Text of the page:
John's Blog

The Blog of John Gibson, PhD

Hypothetical Client

The Hypothetical Client

Man holding head in hands

I do not post information about my actual clients on this blog because therapy is a strictly confidential. This is as it should be.

And yet I also think it's helpful for people who are thinking about trying to therapy to get a feel for how therapy works and what we talk about.

Enter the HYPOTHETICAL client.

He could be young, old, male or female. He could be white, black, latino. He could be you, me, or your neighbor.

Our Hypothetical Client is depressed. Over the course of my practice, I've seen hundreds of depressed persons. Though I do not subscribe to the notion of putting people in categories (every client's depression is, in some ways, unique), depression tends to have universal symptoms. Our hypothetical client is struggling with depressed mood, low energy, loss of hope, and sleep problems. His concentration is not what it was and, perhaps more than anything, he just can't get going -- the depression is weighing him down. Maybe he spends too much time inert, sitting in a chair or on a couch, or maybe he forces himself to go work, but it's exhausting. Our hypothetical depressed person finds himself thinking that maybe he should just end it all...

If I were to work with our Hypothetical Client, here are three things I'd want to know:

1. What are the sources of his depression? Not the causes; causes are an entirely different matter, and they are complicated. But the sources. Most people who become depressed ruminate over certain aspects of their lives. Job, family, kids, failures, whatever. What I'd want to know is where does the rumination take him? First we follow the problems.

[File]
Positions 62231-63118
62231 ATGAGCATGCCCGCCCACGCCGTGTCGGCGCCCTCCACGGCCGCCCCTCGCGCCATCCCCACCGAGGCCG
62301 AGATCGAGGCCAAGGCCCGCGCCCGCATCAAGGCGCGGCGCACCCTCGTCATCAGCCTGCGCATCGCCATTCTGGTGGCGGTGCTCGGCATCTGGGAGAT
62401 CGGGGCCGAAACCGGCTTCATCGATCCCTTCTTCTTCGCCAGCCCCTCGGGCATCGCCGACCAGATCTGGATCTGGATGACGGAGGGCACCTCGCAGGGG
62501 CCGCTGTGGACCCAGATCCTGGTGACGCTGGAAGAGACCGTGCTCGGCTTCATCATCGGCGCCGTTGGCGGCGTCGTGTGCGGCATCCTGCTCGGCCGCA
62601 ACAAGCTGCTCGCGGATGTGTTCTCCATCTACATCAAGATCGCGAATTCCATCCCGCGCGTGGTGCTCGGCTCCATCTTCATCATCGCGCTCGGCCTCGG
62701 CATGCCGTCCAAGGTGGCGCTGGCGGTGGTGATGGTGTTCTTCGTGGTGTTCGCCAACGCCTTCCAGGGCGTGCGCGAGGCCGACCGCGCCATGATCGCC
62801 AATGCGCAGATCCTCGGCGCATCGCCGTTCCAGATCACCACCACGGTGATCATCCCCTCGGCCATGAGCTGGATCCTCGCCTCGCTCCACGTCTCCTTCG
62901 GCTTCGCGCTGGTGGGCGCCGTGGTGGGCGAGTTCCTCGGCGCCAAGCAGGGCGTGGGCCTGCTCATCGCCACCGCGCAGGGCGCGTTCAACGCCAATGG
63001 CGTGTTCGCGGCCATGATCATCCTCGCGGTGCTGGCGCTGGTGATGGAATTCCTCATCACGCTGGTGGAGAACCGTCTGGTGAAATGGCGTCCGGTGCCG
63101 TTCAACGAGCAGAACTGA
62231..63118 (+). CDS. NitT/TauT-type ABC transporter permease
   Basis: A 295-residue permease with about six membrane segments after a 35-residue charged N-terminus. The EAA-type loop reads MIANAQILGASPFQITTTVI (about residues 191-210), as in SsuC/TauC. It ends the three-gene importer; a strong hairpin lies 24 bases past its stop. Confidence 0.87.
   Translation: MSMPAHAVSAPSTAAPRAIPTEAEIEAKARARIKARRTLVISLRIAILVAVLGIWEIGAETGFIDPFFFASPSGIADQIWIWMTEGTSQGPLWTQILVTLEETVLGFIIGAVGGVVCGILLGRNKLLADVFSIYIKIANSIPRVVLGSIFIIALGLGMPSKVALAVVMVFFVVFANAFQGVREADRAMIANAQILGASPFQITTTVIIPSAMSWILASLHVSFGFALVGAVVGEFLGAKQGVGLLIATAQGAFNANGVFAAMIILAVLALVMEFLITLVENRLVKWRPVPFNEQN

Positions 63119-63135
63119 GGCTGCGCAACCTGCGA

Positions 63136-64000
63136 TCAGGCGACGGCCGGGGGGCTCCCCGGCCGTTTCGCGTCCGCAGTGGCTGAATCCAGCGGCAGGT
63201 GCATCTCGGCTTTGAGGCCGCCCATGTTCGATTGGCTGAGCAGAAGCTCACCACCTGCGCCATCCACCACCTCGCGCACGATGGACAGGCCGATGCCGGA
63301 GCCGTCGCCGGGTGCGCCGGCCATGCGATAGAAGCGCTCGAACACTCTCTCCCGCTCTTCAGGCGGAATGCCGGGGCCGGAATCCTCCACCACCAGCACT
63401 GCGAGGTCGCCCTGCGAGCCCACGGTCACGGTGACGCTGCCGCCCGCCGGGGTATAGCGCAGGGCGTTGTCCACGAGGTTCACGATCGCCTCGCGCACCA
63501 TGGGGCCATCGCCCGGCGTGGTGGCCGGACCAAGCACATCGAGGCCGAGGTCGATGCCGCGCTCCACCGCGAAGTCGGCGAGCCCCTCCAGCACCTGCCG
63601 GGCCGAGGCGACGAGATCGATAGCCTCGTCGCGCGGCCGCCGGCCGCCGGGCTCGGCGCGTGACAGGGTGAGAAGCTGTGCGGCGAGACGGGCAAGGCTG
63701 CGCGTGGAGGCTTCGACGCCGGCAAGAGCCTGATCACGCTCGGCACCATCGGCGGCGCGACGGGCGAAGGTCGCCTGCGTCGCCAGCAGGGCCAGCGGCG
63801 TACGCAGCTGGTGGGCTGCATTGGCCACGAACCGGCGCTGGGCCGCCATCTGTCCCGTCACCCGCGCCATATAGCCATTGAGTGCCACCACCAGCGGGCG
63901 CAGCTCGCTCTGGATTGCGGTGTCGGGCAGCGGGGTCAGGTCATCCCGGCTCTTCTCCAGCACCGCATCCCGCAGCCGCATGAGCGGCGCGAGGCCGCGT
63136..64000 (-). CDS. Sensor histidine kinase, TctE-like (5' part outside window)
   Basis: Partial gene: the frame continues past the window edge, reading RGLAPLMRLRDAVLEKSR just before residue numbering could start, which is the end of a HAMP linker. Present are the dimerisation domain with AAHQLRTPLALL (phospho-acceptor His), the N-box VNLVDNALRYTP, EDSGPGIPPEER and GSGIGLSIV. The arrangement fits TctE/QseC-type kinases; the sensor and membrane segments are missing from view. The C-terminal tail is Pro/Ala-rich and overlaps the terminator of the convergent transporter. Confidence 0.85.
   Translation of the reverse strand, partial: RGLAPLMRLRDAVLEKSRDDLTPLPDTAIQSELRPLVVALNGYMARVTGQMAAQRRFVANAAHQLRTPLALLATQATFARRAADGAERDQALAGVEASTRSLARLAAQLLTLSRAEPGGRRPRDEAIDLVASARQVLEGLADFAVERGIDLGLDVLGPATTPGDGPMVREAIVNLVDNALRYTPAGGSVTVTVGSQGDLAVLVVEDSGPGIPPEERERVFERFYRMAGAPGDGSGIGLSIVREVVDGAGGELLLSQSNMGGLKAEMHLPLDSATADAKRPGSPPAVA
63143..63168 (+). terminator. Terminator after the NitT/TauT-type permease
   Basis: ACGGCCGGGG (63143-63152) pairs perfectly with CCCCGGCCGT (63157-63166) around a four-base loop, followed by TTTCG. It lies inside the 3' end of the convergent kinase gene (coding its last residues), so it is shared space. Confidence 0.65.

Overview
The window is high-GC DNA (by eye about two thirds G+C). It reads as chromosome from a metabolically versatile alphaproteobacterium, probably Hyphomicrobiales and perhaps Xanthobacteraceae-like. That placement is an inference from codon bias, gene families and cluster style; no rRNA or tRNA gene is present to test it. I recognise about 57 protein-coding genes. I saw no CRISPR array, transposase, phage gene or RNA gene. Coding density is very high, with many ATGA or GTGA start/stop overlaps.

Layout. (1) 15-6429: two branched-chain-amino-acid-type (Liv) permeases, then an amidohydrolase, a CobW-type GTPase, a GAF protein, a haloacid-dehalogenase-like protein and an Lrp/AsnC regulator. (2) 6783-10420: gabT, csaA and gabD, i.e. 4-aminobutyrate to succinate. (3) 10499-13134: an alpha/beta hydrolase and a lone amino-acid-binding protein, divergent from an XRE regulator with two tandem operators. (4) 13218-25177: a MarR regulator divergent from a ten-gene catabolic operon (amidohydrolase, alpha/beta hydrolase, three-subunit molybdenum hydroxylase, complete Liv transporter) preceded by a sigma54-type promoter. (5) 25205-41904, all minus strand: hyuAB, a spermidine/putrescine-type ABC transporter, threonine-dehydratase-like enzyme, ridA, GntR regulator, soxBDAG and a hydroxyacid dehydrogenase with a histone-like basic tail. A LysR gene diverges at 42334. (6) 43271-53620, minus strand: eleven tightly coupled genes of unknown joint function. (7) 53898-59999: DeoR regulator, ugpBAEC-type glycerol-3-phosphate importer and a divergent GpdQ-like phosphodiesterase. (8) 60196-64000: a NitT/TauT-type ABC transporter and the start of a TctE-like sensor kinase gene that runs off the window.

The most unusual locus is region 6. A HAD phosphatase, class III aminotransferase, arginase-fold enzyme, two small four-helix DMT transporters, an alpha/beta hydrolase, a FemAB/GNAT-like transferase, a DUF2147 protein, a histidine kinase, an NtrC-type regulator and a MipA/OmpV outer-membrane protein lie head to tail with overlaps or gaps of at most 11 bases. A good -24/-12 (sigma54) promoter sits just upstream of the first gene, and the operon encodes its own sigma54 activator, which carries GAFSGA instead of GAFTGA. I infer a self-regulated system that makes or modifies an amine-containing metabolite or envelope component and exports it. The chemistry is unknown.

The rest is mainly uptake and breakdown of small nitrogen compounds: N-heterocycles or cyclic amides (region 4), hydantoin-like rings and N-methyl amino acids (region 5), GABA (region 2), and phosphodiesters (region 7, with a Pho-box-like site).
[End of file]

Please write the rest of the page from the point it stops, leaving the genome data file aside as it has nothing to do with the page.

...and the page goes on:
2. How can we make the problems solvable? Frequently when people become depressed, they become overwhelmed. Problems become mountains to climb and oceans to swim. In a depressed state, problems often seem impossible. As first step, however, we need to break the problems into solvable parts to make them more manageable. Therapy isn't just about talking out your feelings, it's about finding new actions to take.

3. Can we take a close look at his thinking patterns? Depression is a sad emotional state, true, but it is also a kind of thinking disorder. In the throes of depression, thinking gets muddled and distorted. Has our Hypothetical Client fallen into the trap of black or white thinking? (e.g., either I'm a success or a failure. Either I can do it right, or I can't do it at all. Hint: where is grey?) Or has he become a master of extracting negative information from all situations, while ignoring or dismissing the positive? We're not always aware of our own thinking patterns. We just think the way we think, and it feels natural to us. This is where I come in. I've spent countless hours helping people identify ways their own thinking is making problems worse.

This isn't the full story of what treatment for our Hypothetical Depressed Person would look like. Therapy is a complex business that is tailored to a specific individual (or couple). But maybe this gives you a taste of how a therapy for a depressed person might start.

For more information, check out these related posts: The Downward Spiral of Depression. And Tip for Coping with Depression.